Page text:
Japanese youth help compatriots embrace diversity
In a country that has long prided itself on homogeneity, it's becoming cool for youth to embrace the growing number of foreigners in their midst.
Miharu Tanaka hands out fliers in Tokyo advertising Brazilian eateries in Oizumi, a city two hours away by train. The young woman makes the commute to encourage people to visit the country's most diverse city, with its 16 percent non-Japanese population.
Her efforts are part of a generational shift toward becoming more receptive to a multicultural Japan. But in a country that has long prided itself on homogeneity and is seeing a rise in Japanese-centric nationalism, it will take some persuading for most people to embrace the growing reality of a more diverse population.
Japan has long been wary of – even hostile to – foreigners in its midst. Some say the media perpetuate a stereotyped image of foreigners as criminals.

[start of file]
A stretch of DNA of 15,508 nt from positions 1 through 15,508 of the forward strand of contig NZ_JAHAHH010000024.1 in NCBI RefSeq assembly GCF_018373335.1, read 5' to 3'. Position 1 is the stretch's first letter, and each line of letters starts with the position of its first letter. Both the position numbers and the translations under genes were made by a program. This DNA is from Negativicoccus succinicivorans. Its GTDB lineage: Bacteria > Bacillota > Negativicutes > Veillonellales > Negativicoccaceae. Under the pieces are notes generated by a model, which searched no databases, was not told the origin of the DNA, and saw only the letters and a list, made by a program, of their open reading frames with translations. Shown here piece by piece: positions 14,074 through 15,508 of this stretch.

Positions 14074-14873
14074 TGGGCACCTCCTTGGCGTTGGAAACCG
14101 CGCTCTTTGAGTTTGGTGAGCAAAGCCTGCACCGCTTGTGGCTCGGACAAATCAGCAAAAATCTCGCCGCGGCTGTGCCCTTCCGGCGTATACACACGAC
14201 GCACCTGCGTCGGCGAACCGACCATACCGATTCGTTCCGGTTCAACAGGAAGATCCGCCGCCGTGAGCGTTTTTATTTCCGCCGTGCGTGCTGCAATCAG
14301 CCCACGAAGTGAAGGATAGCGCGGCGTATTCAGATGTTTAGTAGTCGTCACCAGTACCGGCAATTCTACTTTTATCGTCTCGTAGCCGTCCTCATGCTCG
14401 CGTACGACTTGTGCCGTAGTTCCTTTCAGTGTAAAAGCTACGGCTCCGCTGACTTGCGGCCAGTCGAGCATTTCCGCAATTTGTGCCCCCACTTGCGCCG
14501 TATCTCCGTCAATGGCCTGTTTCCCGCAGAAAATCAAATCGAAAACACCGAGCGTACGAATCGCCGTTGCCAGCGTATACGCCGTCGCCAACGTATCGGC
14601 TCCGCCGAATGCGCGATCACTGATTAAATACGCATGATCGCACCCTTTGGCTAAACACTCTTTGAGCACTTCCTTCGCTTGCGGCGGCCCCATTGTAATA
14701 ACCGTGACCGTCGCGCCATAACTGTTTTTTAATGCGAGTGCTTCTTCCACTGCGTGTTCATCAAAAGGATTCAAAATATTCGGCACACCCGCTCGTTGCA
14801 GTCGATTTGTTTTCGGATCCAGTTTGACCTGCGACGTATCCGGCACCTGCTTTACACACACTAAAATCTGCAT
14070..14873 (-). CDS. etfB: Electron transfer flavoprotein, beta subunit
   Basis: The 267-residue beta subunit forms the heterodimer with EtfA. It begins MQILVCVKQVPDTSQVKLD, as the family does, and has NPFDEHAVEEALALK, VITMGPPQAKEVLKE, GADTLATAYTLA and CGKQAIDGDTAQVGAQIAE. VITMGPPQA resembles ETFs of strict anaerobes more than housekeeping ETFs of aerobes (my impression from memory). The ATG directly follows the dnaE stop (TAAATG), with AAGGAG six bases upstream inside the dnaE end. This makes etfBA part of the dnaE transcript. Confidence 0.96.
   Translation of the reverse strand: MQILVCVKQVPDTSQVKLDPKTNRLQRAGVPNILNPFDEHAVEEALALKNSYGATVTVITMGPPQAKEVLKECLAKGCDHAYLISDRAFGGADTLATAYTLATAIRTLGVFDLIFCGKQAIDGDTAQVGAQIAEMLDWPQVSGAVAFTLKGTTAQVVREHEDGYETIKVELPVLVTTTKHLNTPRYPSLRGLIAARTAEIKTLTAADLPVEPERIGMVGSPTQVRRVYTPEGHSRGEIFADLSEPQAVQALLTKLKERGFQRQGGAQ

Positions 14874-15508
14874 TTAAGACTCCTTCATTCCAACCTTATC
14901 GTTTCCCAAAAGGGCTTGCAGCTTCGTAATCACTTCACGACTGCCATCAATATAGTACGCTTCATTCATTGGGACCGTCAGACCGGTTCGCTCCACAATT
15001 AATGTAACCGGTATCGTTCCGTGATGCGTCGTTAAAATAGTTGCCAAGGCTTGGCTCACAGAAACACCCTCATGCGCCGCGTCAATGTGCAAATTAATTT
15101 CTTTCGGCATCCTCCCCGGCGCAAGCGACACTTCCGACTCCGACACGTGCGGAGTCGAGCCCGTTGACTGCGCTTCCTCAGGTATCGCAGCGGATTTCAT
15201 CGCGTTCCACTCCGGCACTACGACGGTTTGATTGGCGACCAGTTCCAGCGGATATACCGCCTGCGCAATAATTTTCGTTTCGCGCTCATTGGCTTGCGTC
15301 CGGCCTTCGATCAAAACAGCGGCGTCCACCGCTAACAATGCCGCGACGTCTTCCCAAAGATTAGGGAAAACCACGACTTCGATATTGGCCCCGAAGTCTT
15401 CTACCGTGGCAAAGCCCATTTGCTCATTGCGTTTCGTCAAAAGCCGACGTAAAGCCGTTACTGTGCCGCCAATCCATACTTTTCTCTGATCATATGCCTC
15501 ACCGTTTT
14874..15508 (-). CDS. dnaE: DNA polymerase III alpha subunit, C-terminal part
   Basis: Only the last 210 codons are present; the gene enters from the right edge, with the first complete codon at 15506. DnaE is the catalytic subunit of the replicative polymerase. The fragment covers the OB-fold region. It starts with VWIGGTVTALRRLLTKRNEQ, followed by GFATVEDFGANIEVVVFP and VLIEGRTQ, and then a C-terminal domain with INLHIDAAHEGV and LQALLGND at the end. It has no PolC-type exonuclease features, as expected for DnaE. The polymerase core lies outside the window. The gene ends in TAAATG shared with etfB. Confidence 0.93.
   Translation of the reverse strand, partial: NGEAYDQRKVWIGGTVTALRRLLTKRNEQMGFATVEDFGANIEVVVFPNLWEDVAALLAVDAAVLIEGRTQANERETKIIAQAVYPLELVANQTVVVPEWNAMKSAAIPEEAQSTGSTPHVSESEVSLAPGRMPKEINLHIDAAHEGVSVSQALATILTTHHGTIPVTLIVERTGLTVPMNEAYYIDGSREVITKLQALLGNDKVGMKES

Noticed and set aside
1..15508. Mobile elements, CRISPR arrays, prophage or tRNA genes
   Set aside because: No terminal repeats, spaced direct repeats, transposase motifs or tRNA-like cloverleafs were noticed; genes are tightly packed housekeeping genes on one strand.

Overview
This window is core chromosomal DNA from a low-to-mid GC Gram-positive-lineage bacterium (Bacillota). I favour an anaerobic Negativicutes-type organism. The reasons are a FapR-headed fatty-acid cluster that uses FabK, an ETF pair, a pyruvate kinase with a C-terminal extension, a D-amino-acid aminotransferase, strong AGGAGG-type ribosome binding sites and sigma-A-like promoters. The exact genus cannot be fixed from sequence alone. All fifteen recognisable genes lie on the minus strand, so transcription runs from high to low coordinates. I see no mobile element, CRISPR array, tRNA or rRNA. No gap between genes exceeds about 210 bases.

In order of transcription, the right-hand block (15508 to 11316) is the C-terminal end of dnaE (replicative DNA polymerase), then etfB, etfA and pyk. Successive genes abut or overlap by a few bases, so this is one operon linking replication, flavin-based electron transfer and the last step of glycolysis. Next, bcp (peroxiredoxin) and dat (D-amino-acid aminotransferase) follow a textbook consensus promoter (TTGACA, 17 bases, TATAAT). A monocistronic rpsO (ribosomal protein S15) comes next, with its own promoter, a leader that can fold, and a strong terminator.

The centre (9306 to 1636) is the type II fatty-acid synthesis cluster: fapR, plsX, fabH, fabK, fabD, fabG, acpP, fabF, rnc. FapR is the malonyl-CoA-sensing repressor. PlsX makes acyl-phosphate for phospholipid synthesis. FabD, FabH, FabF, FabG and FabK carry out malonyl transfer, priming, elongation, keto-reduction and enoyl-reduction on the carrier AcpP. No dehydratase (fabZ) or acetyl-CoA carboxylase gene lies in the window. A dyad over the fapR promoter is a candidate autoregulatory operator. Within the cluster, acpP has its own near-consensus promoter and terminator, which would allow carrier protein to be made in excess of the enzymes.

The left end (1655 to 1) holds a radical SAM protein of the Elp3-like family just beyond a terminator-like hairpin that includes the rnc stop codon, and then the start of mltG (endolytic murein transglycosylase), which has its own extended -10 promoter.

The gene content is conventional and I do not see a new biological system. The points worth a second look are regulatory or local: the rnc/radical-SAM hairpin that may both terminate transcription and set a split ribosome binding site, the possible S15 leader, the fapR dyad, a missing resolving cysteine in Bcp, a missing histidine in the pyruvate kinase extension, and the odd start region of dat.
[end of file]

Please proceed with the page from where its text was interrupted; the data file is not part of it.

Japan's bias against foreigners shows in its immigration laws. It is virtually impossible for immigrants to find work here and become citizens. Most foreigners are reduced to low-level "3K" jobs – kitanai, kiken, and kitsui, or "dirty, dangerous and hard" – that most Japanese were no longer willing to take. The country wants to maintain its "racial homogeneity," critics say. Officials recently began considering ways to tie long-term residency permits and work visas to Japanese language ability.
Certainly, the self-image of a homogeneous society remains strong. But some say that perception is incorrect. The official count of registered foreign residents is 2 percent of the nation's total population of 128 million; but that represents an increase of 47 percent in the past 10 years and excludes many non-Japanese residents. While Japan has witnessed more international marriages – 21,000 children are born to these couples every year – its census figures do not show ethnicity.
Moreover, the number of registered foreigners does not include naturalized citizens, indigenous people, or those who overstay their visas, argues Debito Arudou, a US-born social activist who became a naturalized Japanese citizen in 2000.